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February 2, 2013 – 3:17 pm | Comments Off

… four Grierson families all have documented connections to SW Scotland, with a span of 150 – 350 years according to the various records. One representative is located in the USA, two are in England, one is in Australia. None have a direct family legend of descent from the Lag family, although one has a connecting historical claim.

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On the Lag trail with some of the homes of the Griersons of Lag, plus many other interesting places.

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Lag Tower

Submitted by on August 17, 2012 – 5:30 pm 6 Comments

Lag Tower, Dunscore,
Dumfries and Galloway

Built by Vedast Grierson, in 1460, Lag Tower has been in ruins for many years. Sir Robert Grierson 1st Bt was the last in the family to actually live at the Tower. Sir Robert eventually leased it to tenants and moved to Rockhall before spending his later years at Turnpike House in the centre of Dumfries.

The following description of the Tower is taken from Castellated and Domestic Architecture of Scotland, Volume III, 1889, by MacGibbon and Ross.

Lag TowerThis keep stands about three miles from Auld Garth Bridge, the road winding round green pasture hills. It is situated on a knoll in the midst of a wilderness of rank vegetation and ruins, adjacent to a farm steading.

The building of which the walls remain to a considerable height, measures 29 feet 9 inches from north to south, by 25 feet 3 inches from east to west. The door is in the middle of the south end, and led directly by a passage through a wall 3 feet 9 inches thick into the basement floor, which consists of an apartment 17 feet 11 inches long by 13 feet 6 inches wide. The upper floors, of which there were three, contained each one room of the same dimensions. From a passage in the north-east corner of the tower a wheel- stair 3 feet 3 inches wide led to the upper floors.

The entrance seems to have both an outer door and one which folded into the passage. Another door also opened into the ground floor, and it is probable that the foot of the stair had also a separate door. None of the floors were vaulted.

The ground floor is lighted by a small slit 3 inches wide, and has no other opening.

The first floor has a fireplace in the north end, and two side lights with pointed arches. The second floor has a fireplace also in the north end, with a garde-robe alongside, and similar arched windows towards the west. The corbelling for the joists of the third floor remains, but most of the walls above this height are gone.

From the north-west corner of the tower a ruined wall runs diagonally down the hill for about 35 feet, and at the foot of the hill, at a distance of about 10 feet north-westwards, there are the remains of ruined outbuildings.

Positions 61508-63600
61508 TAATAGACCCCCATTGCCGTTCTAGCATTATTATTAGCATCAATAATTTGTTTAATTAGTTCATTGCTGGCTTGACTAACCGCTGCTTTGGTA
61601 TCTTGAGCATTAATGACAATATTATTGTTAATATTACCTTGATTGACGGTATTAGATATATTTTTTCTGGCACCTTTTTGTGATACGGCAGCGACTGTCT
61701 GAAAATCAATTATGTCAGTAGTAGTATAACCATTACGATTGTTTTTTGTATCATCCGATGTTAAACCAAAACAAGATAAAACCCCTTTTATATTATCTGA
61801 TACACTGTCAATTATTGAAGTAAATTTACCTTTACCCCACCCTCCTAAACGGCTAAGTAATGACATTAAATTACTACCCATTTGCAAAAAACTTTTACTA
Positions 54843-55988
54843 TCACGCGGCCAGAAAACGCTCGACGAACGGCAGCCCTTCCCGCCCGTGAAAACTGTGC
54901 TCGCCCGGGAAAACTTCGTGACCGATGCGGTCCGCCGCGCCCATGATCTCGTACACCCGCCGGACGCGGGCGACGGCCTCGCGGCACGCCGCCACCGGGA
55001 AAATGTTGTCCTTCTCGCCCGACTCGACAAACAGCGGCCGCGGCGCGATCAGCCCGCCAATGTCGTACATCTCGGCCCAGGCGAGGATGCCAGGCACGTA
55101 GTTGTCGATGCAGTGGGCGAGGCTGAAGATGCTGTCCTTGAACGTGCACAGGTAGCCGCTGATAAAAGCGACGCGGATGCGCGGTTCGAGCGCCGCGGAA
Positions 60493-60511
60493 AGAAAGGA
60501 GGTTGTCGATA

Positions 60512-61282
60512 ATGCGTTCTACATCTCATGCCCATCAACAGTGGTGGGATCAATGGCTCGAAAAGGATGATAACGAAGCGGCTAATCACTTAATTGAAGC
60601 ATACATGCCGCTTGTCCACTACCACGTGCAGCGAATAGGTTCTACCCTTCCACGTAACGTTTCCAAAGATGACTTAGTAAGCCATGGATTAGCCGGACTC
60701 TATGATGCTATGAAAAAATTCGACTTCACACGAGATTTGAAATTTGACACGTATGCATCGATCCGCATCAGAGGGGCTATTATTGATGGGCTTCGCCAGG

The place name Lagg or Lag is from Gaelic meaning ‘Place by a hollow’.
A. D. MILLS. “Lagg.” A Dictionary of British Place-Names. 2003. 12 Apr. 2012.

For a ‘street view’ of Lag Tower click here.

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  • Charles Grierson says:

    I’ve been wondering how, when and why the tower was leveled. I assume by the English or an opposing clan, but if you have any information on this you should definitely link that to the site. Thanks!

  • Erica says:

    Lag Tower is certainly not leveled but in a ruinous condition, as the photo in the article shows. It is like that through age and neglect, certainly not because of the English or any other Local Family [Clans are in the Highlands - not the scottish Lowlands]

  • Hoc Securior RQM says:

    The Lag Tower Preservation Trust was launched back in 2007 by William Crawford and Philip Hamilton-Grierson, who instructed an architect to draw up plans to stabilise the Tower. However, on submitting the plans to Historic Scotland, the government agency responsible for such projects, they responded with stipulations costing £400,000 and more for additional works. This effectively scuppered any plans to rescue the Tower. The Trust’s own project had been costed at between £25,000 and £30,000.

    We understand that there is current local interest in purchasing the Tower, but that nothing has as yet come of this.

    • Gayle Greer Clutter says:

      Recently I visited the Dumfries area & while visiting with William Crawford, I proposed that we start a world-wide Grierson effort to raise funds to suppport the restoration of Lag Tower. The already existing Lag Tower Preservation Fund could act as the coordination/contribution center. I know that my family & I would GLADLY make contributions & I’m sure there ae many other Griersons around the world who would also. We could plan “phases of restoration” and have goals for each phase. I have also volunteered to do anything else I can help to make this a reality. William mentioned that they might need a “secretary” & I said I would be happy to do whatever I could. I have several ideas on how this might work. I am currently the president of a proferssional Foundation, so I do have some linuted experience in this area. I really think this can be done!

  • Charles Grierson says:

    Thank you Erica. I am uninformed on many subjects such as this as I live in America, but I’ll take note of that.

    It would be hard to gather up several hundred thousand dollars, or pounds rather, to help in the rebuilding of the tower, but it might be possible. If this is acted on, I will surely lend my assistance. It would be tough, but Gayle has a good idea going.

  • Hoc Securior RQM says:

    The place name Lagg or Lag is from Gaelic meaning ‘Place by a hollow’.
    A. D. MILLS. “Lagg.” A Dictionary of British Place-Names. 2003. 12 Apr. 2012.

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